Temperature Scale of 1990 (ITS-90), NIST Technical Note 1265, 1990.

6. Thermodynamic and Transport Properties of Steam, ASME, New York, NY, 1993.

7. The IAPWS Formulation 1995 for the Thermodynamic Properties of Ordinary Water

Substance for General and Scientific Use, International Association for the Properties of

Water and Steam, Paris France, September 1995

8. R. W. Hyland, A. Wexler, 1983, “Formulations for the Thermodynamic Properties of Dry Air from 173.15 K to 473.15 K, and of Saturated Moist Air from 173.25 K to 372.15 K, at

Pressures to 5 MPa”, ASHRAE Transactions 89(2A):520-35

9. American Society of Heating, Refrigeration and Air-Conditioning Engineers (ASHRAE) –

Fundamentals 1993

@Air for Windows Version 4.0 - User's Manual

Appendix - @Air Error Codes Page 39

APPENDIX

@Air ERROR CODES

If an error is encountered by a TAIR32.DLL or TAIR64.DLL function during calculation of an air property, the function returns a negative value (-1000 or lower). This Appendix presents the error numbers together with an explanation of each possible error condition. The header file

AIRERR.H defines mnemonic constants for the error codes. The mnemonics are listed below also.

The error codes listed below are accessible only from Windows programming languages such as Visual C, Quick C or Visual BASIC. The interfaces provided for Excel, 1-2-3 and Mathcad intercept these error numbers and return appropriate error values. This is done to avoid inadvertent use of an error value in a cell equation. DeskTop Air also intercepts these codes and displays appropriate messages.

Saturated conditions are not defined for the calculated state point.

ERR_THIGH(-2000): Temperature Too High

ERR_TLOW(-2100): Temperature Too Low

ERR_WBHIGH(-2200): Wet Bulb Temperature Too High

ERR_WBLOW(-2300): Wet Bulb Temperature Too Low

ERR_DPHIGH(-2400): Dew Point Temperature Too High

ERR_DPLOW(-2500): Dew Point Temperature Too Low

@AIR will accept a maximum temperature of 2000 deg K and a minimum temperature of

180 deg K. Any attempt to calculate air properties at temperatures outside of this range will return one of these error numbers.

ERR_PHIGH(-3000): Pressure Too High

ERR_PLOW(-3100): Pressure Too Low

@AIR will accept a maximum pressure of 50 bar and a minimum pressure of 0 bar. Any

attempt to calculate air properties at pressures outside of this range will return one of these error numbers.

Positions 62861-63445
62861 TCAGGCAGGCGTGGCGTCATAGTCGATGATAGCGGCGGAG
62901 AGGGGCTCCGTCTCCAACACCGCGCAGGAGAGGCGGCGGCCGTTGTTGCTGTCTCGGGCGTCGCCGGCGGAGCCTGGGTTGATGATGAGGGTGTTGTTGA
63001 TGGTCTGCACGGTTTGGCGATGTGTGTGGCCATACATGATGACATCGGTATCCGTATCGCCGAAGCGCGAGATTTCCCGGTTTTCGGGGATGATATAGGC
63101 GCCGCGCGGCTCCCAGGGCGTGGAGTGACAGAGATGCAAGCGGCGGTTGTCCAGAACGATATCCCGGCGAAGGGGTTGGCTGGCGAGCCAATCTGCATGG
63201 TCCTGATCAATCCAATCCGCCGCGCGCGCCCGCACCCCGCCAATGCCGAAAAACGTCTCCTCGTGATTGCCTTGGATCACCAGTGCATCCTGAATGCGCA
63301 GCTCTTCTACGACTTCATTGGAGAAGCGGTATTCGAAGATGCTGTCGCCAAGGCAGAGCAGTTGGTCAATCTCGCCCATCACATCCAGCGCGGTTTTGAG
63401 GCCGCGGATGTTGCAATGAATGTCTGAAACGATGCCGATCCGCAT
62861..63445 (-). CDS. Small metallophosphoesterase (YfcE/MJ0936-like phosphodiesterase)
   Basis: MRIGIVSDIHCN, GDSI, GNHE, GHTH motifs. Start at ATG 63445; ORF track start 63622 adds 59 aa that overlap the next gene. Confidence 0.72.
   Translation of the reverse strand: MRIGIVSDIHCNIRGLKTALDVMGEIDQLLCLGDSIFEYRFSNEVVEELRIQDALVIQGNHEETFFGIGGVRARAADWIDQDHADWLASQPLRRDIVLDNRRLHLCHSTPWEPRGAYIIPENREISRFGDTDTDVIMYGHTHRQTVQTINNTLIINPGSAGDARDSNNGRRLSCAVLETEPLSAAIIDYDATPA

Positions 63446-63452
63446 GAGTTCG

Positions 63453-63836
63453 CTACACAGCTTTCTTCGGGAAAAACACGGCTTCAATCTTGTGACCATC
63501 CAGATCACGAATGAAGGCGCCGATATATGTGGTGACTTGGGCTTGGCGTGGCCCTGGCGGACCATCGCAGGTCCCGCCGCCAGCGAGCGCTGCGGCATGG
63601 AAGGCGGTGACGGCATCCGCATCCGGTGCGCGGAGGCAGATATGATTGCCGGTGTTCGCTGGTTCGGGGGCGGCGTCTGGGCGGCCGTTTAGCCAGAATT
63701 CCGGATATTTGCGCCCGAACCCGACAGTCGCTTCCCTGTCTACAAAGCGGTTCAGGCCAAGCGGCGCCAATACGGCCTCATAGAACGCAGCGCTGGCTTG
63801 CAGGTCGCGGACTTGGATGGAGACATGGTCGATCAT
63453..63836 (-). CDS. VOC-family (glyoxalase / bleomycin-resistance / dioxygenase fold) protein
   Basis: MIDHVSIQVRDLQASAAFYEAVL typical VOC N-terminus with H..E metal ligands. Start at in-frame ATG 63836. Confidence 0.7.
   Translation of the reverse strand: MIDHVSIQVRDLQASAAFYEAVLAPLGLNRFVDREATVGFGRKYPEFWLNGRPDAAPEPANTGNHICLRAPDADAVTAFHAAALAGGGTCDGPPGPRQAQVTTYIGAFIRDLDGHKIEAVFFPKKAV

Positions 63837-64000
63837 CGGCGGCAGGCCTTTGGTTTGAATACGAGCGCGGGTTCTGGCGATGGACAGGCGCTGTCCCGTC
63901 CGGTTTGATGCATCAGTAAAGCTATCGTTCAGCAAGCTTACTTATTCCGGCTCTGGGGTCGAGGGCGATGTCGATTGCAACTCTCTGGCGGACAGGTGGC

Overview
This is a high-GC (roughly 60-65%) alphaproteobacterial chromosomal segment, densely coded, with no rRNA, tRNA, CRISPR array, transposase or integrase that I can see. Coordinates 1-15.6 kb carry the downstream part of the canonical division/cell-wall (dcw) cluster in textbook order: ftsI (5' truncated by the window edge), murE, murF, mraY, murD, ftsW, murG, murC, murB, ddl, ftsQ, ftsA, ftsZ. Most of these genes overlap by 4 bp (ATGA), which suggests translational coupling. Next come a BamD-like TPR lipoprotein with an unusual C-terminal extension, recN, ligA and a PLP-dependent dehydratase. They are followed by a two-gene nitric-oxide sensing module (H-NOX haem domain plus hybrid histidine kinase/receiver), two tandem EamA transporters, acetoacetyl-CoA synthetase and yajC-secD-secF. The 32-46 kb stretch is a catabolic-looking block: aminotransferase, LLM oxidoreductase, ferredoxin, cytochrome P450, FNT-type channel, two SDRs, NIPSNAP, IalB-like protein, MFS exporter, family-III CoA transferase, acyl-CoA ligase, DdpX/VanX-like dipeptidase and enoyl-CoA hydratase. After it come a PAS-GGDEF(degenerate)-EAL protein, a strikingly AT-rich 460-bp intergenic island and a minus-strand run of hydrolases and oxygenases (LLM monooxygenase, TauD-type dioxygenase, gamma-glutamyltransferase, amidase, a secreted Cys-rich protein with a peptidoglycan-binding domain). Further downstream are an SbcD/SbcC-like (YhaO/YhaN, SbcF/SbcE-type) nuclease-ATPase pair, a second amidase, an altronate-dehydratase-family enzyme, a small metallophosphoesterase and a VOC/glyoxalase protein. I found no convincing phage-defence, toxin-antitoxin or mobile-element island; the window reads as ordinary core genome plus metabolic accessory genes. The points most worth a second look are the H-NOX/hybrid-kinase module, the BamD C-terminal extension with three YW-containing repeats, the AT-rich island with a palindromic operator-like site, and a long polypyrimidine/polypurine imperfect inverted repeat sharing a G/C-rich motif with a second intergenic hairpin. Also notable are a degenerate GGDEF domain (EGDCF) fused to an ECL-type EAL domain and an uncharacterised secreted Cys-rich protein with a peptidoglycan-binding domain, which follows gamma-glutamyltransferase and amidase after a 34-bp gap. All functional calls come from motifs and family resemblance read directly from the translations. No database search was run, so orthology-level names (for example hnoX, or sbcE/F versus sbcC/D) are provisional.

ERR_VOLLOW(-4100): Volume Too Low

Any attempt to calculate air properties at volumes that correspond to temperatures and pressures outside of the ranges described above will return one of these error numbers.

@Air for Windows Version 4.0 - User's Manual

Appendix - @Air Error Codes Page 40

ERR_RHIGH(-5000): Relative Humidity Too High

ERR_RLOW(-5100): Relative Humidity Too Low

ERR_UHIGH(-6000): Degree of Saturation Too High

ERR_ULOW(-6100): Degree of Saturation Too Low

Relative Humidity and Degree of Saturation can have values ranging from 0 to 1. Any attempt to calculate air properties at a relative humidity or degree of saturation outside of this range above will return one of these error numbers.

ERR_WHIGH(-7000): Humidity Ratio Too High

Any attempt to calculate air properties at a humidity ratio that is greater than the saturated humidity ratio for the specified pressure and temperature will return this error number.

ERR_WLOW(-7100): Humidity Ratio Too Low

Any attempt to calculate air properties at a humidity ratio that is less than 0 will return this error number.

ERR_XHIGH(-7300): Mole or Mass Fraction Too High

Mole or Mass fraction of water vapor cannot be greater than 1. Any attempt to calculate an air property with a mole or mass fraction greater than 1.0 will return this error number.

ERR_HHIGH(-9000):

ERR_HLOW(-9100):

ERR_SHIGH(-9200):

ERR_SLOW(-9300):

Enthalpy Too High

Enthalpy Too Low

Entropy Too High

Entropy Too Low

Any attempt to calculate air properties at enthalpy or entropy values outside of the program range will return one of these error numbers.

@Air for Windows Version 4.0 - User's Manual